Reports: Saudis Held Crown Prince Prisoner, Forced Him to Renounce Throne

RIYADH, SAUDI ARABIA - DECEMBER 14 : Saudi defence minister and Deputy Crown Prince Mohamm
Bandar Algaloud / Saudi Royal Council / Handout/Anadolu Agency/Getty Images

When Saudi Arabia’s Crown Prince Mohammed bin Nayef was abruptly swapped out for a younger model, rock-star Prince Mohammed bin Salman, there were rumors the transfer of power was not as smooth as the Saudi government portrayed it.

The government dismissed rumors that Nayef was placed under comfortable house arrest while Salman’s ascension was completed.

According to the New York Times on Tuesday, the succession was even “rockier” than the worst-case rumors suggested. Nayef was not only held against his will, he was “pressured for hours to give up his claim to the throne.”

The Times further states that Salman planned Nayef’s ouster in advance, building support for the revised line of succession by telling other senior princes that Nayef had a drug problem and was unfit to rule.

The story that Nayef was placed under house arrest at his palace has been backed up by both U.S. officials and sources within the royal family over the past few weeks. The tale told by the NYT is even livelier than the early rumors were because it says Nayef was lured to the Safa Palace in Mecca by a phony message that the king wanted to speak with him.

When Nayef, who was in Mecca for Ramadan like most of the other royals, showed up for the meeting, he was taken into another room, stripped of his cell phone, and told he had to renounce his positions as both crown prince and interior minister.

Nayef resisted these demands at first, but as the Times points out, he is a 57-year-old diabetic who was almost killed by assassins in 2009, so his resistance eventually crumbled. He was then escorted to his palace in Jidda and kept under house arrest.

There is some speculation that he may be addicted to the drugs he takes for physical pain and PTSD from the assassination attempt, which involved a suicide bomber with 100 grams of plastic explosive in his underwear. Some graphic footage of the aftermath can be found here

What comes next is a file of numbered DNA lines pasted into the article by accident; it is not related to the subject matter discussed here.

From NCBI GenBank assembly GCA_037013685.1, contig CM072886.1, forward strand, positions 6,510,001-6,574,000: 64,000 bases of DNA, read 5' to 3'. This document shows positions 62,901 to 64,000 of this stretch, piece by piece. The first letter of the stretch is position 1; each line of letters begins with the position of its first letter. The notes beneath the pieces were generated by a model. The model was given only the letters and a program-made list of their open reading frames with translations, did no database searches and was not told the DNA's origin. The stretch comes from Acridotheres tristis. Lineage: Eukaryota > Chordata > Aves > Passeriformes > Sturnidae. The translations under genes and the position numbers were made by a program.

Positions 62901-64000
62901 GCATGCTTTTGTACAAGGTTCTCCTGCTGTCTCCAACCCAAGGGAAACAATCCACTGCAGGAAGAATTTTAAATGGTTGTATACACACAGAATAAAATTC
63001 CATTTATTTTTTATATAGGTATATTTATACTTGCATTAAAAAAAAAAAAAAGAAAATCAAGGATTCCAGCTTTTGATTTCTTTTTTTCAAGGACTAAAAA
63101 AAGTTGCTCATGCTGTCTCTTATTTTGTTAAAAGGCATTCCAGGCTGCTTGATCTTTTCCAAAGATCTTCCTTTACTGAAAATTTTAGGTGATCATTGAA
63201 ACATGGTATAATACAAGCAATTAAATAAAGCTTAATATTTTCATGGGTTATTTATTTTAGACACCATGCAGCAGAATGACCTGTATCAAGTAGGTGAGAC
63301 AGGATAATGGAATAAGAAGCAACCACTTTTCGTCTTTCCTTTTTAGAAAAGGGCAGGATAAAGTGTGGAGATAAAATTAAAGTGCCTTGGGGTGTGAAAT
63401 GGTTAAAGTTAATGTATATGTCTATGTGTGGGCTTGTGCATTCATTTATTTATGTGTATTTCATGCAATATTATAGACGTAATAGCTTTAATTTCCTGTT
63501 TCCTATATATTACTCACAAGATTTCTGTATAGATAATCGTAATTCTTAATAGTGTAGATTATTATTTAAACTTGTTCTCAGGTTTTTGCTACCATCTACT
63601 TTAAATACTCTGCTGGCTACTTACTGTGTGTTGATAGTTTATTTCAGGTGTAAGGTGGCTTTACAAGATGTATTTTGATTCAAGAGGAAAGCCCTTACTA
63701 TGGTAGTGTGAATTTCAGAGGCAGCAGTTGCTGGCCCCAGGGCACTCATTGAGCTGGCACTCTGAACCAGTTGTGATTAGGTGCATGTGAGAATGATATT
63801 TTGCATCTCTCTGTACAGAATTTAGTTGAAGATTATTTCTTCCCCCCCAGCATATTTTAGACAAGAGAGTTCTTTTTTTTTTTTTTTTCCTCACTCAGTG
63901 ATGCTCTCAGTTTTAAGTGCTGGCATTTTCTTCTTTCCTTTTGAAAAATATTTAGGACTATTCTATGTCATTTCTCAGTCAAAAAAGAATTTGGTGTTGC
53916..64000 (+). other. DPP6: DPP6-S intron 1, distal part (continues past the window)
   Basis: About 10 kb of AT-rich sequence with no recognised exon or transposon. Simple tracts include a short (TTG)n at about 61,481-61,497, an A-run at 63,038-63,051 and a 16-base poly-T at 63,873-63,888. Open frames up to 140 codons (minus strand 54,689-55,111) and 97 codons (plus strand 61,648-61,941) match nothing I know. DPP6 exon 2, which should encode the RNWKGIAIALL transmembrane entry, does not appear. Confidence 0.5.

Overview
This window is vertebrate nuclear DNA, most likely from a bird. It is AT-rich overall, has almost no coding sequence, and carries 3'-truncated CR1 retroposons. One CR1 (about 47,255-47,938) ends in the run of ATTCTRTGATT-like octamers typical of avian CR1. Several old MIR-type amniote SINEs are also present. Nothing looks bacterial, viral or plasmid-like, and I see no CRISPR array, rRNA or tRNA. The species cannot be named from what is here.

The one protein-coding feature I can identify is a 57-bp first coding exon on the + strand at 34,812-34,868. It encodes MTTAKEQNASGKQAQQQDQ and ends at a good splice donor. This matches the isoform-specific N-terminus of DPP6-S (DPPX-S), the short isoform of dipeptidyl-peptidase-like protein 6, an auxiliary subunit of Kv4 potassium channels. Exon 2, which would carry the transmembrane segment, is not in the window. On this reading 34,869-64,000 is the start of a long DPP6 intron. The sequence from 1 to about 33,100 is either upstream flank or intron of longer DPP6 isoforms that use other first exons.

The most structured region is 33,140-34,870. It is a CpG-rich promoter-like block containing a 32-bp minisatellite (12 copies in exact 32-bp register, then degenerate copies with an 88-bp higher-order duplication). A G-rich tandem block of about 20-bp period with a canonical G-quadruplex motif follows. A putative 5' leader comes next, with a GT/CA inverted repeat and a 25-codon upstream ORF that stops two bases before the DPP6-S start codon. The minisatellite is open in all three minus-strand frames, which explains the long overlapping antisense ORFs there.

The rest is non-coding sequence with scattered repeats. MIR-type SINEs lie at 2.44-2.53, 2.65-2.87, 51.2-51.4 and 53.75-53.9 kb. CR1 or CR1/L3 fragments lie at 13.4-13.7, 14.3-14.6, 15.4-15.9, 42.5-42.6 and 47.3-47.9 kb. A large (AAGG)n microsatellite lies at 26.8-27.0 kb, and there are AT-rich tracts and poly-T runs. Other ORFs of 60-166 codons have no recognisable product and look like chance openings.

“The weight of the evidence I have seen is that he was more injured in the assassination attempt than was admitted and that he then got onto a pain killer routine that was very addictive. I think that problem got progressively worse,” former CIA officer Bruce Riedel told the New York Times.

Reuters quotes sources close to Nayef who say King Salman personally ordered him to step aside because his judgment was clouded by painkillers, and he has disregarded advice to seek treatment for his addiction.

According to this source, the king and Nayef were alone in the Mecca palace room during their confrontation. A letter from the king was read to senior members of the royal family over the telephone, informing them Nayef was replaced by Salman because his drug addiction has created a “dangerous situation.” Responses from these royals were played back to Nayef to convince him to accept his demotion.

Several people familiar with Nayef’s situation said he still has shrapnel in his body from the 2009 attempt on his life and relies on potent painkillers to manage the discomfort.

Other insiders told Reuters the drug addiction issue was a pretext for King Salman to change the line of succession and force Nayef from his official posts because he has a better relationship with the younger Mohammed bin Salman, approves of his plans to modernize the Kingdom, and/or found Nayef’s opposition to the conflicts in Yemen and Qatar troublesome.

All of these sources agreed Nayef was taken by surprise when he was told to step aside for Salman. The Saudi government has pointed to footage of Nayef embracing Salman, swearing allegiance to him, and appearing relieved that he could now retire as evidence that Nayef was not forced out of his position, but Reuters’ sources said Nayef was shocked and weary after spending all night talking with the king and was essentially ambushed by Salman and a swarm of news cameras when he walked out of the room.

The New York Times reports there is some “discontent” in the royal family over Nayef’s ouster, even though only three senior royals declined to endorse Salman’s ascension. According to Reuters, the “putsch” was put into effect only after Mohammed bin Salman developed a “strong relationship” with President Donald Trump’s son-in-law Jared Kushner, presumably reassuring the Saudis that the United States would not be too alienated by the ouster of Nayef, who had a long-standing relationship with U.S. politicians and intelligence officials.

The Reuters report states that Mohammed bin Nayef is still under house arrest and allowed to receive only close family members as visitors. He was given permission to visit his mother under guard last week but was denied permission to move to Switzerland or London with his family.

One other interesting detail from Reuters: the king is planning to retire and transfer the throne to Crown Prince Salman very soon, possibly within the next few months.


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